Jay A. Nelson, Ph.D.

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The long-term goal of Dr. Nelson’s research is to understand the molecular basis of disease mediated by pathogenic human viruses. A major focus in the laboratory has been the identification of mechanisms involved in the pathogenesis of cytomegalovirus (CMV). CMV is a ubiquitous opportunistic infection that is usually asymptomatic following infection in the host. However, in immunocompromised individuals, CMV can cause significant disease. The topics that we are currently pursuing in the laboratory are as follows: 1) molecular mechanisms of CMV latency, persistence, and reactivation in macrophages and endothelial cells; 2) establishment of a mouse model to examine mechanisms of HCMV latency and reactivation 3) characterization of the function of CMV-encoded miRNAs in the replication cycle of the virus; 4) analysis and function of CMV induced secreted extracellular proteins (secretome) in the induction of wound healing and angiogenesis that may be related to viral acceleration of vascular disease; 5) mechanisms of CMV assembly and glycoprotein trafficking 6) analysis of the CMV proteome; and 7) the use of recombinant CMV as a vaccine vector for SIV/HIV and monkeypox.

Another focus of the laboratory has been elucidation of West Nile virus (WNV) replication and pathogenesis. In collaboration with the Frueh laboratory using microarray analysis of up and down-regulated cellular genes, we observed that WNV significantly up-regulated the cellular Src kinase cYes. Inhibition of c-Yes production by siRNA or activity by the SFK inhibitor PP2 resulted in a significant drop in viral production (5-6 logs) in WNV infected cells. We have observed that cYes is involved in the maturation of the virion glycoprotein preventing viral egress from the ER. These observations will allow us to explore mechanisms of flavivirus assembly and egress as well as identify potential targets for therapeutic intervention. We have also observed that WNV sequesters cYes from cellular tight junctions perturbing barrier function that may be related to CNS disease observed in infected animals.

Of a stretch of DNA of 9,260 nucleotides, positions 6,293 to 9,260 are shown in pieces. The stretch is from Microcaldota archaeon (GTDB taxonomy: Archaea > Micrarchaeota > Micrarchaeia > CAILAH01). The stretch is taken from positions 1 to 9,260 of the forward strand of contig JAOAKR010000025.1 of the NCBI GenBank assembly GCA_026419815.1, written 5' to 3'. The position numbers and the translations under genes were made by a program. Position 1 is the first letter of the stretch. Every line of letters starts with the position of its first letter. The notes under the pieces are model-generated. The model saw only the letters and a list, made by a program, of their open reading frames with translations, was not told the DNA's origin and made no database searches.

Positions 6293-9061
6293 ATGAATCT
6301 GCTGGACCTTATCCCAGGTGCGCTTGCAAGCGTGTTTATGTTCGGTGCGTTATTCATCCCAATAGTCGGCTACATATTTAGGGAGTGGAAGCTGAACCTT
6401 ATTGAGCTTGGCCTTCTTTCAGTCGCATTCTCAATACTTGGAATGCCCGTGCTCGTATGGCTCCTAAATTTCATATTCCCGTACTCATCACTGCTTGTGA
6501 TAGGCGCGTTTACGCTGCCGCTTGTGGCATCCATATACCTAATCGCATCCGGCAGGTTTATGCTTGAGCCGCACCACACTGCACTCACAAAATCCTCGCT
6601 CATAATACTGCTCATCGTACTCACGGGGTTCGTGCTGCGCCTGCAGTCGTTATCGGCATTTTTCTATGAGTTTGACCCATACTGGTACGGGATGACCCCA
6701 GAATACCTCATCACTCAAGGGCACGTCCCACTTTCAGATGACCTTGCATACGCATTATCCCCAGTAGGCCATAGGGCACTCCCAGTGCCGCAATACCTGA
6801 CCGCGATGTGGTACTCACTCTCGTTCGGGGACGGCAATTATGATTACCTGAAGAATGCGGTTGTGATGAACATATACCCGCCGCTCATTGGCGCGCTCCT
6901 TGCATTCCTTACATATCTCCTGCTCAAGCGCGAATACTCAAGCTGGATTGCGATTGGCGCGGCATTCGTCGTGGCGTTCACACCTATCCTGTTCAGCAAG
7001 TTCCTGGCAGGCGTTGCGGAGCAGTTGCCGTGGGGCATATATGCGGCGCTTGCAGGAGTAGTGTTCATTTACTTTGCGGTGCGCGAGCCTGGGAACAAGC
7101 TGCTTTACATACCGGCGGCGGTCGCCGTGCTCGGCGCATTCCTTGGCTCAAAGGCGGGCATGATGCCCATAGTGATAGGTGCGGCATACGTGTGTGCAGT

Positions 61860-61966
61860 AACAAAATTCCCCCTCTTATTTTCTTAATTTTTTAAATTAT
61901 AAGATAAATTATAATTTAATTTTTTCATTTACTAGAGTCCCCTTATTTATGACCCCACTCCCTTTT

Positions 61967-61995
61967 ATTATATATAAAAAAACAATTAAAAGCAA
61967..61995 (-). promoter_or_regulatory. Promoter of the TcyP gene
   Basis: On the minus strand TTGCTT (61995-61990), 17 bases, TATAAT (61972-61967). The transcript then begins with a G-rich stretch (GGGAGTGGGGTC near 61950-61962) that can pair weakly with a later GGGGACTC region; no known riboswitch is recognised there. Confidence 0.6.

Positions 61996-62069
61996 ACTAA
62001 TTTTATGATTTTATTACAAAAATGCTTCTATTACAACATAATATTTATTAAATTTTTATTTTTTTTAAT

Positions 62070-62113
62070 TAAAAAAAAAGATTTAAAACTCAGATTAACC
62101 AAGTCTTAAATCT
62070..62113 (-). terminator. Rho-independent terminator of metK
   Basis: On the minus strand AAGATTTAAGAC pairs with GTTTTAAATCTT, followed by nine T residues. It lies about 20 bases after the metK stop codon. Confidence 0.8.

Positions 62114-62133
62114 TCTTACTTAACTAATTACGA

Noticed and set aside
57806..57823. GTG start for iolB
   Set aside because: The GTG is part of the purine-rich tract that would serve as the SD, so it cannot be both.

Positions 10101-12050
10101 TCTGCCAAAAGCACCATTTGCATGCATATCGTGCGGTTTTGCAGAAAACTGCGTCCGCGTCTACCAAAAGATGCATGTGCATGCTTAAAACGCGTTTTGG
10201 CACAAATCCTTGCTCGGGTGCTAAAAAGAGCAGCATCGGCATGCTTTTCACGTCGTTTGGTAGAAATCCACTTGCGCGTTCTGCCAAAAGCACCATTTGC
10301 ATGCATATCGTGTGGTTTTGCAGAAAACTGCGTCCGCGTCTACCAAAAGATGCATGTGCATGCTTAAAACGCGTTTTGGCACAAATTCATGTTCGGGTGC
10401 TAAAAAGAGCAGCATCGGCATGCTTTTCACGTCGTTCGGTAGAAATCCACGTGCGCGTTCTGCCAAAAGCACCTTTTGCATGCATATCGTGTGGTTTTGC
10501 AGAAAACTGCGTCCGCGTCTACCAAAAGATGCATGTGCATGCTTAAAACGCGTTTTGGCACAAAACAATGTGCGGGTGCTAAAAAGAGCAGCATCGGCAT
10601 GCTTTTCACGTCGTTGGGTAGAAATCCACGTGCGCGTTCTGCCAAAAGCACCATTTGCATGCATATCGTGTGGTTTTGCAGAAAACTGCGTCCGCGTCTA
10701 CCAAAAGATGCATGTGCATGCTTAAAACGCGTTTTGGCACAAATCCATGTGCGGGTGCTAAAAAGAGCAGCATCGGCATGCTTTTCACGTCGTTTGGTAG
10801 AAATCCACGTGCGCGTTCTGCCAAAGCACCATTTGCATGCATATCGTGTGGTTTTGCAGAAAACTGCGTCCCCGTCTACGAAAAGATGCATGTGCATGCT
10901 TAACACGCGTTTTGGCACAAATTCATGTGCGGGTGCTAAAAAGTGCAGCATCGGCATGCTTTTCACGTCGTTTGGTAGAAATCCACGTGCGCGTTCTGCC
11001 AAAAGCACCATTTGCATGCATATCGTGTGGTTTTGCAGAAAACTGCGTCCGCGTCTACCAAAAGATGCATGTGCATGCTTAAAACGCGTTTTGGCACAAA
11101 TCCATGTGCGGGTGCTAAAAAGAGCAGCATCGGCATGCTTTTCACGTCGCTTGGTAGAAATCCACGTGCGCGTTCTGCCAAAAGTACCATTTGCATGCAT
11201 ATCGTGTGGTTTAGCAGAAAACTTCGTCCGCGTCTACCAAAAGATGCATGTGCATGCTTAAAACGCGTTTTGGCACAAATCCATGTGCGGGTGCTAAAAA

Selected Publications

"Cytomegalovirus microRNAs," Current Opinion in Virology (Vol: 7, Issue: 1, Page 40-46) - 2014

"Cytomegalovirus miRNAs target secretory pathway genes to facilitate formation of the virion assembly compartment and reduce cytokine secretion," Cell Host and Microbe (Vol: 15, Issue: 3, Page 363-373) - 2014

"HCMV Infection of Humanized Mice after Transplantation of G-CSF-Mobilized Peripheral Blood Stem Cells from HCMV-Seropositive Donors," Biology of Blood and Marrow Transplantation (Vol: 20, Issue: 1, Page 132-135) - 2014

"Inhibition of dengue virus replication by a class of small-molecule compounds that antagonize dopamine receptor d4 and downstream mitogen-activated protein kinase signaling," Journal of Virology (Vol: 88, Issue: 10, Page 5533-5542) - 2014

"Transcriptome-wide discovery of microRNA binding sites in Human Brain," Neuron (Vol: 81, Issue: 2, Page 294-305) - 2014



  Email Jay Nelson

503 418.2710

Memberships & Associations

Fellow, American Academy of Microbiology
American Cancer Society
American Society of Virology
American Association for the Advancement of Science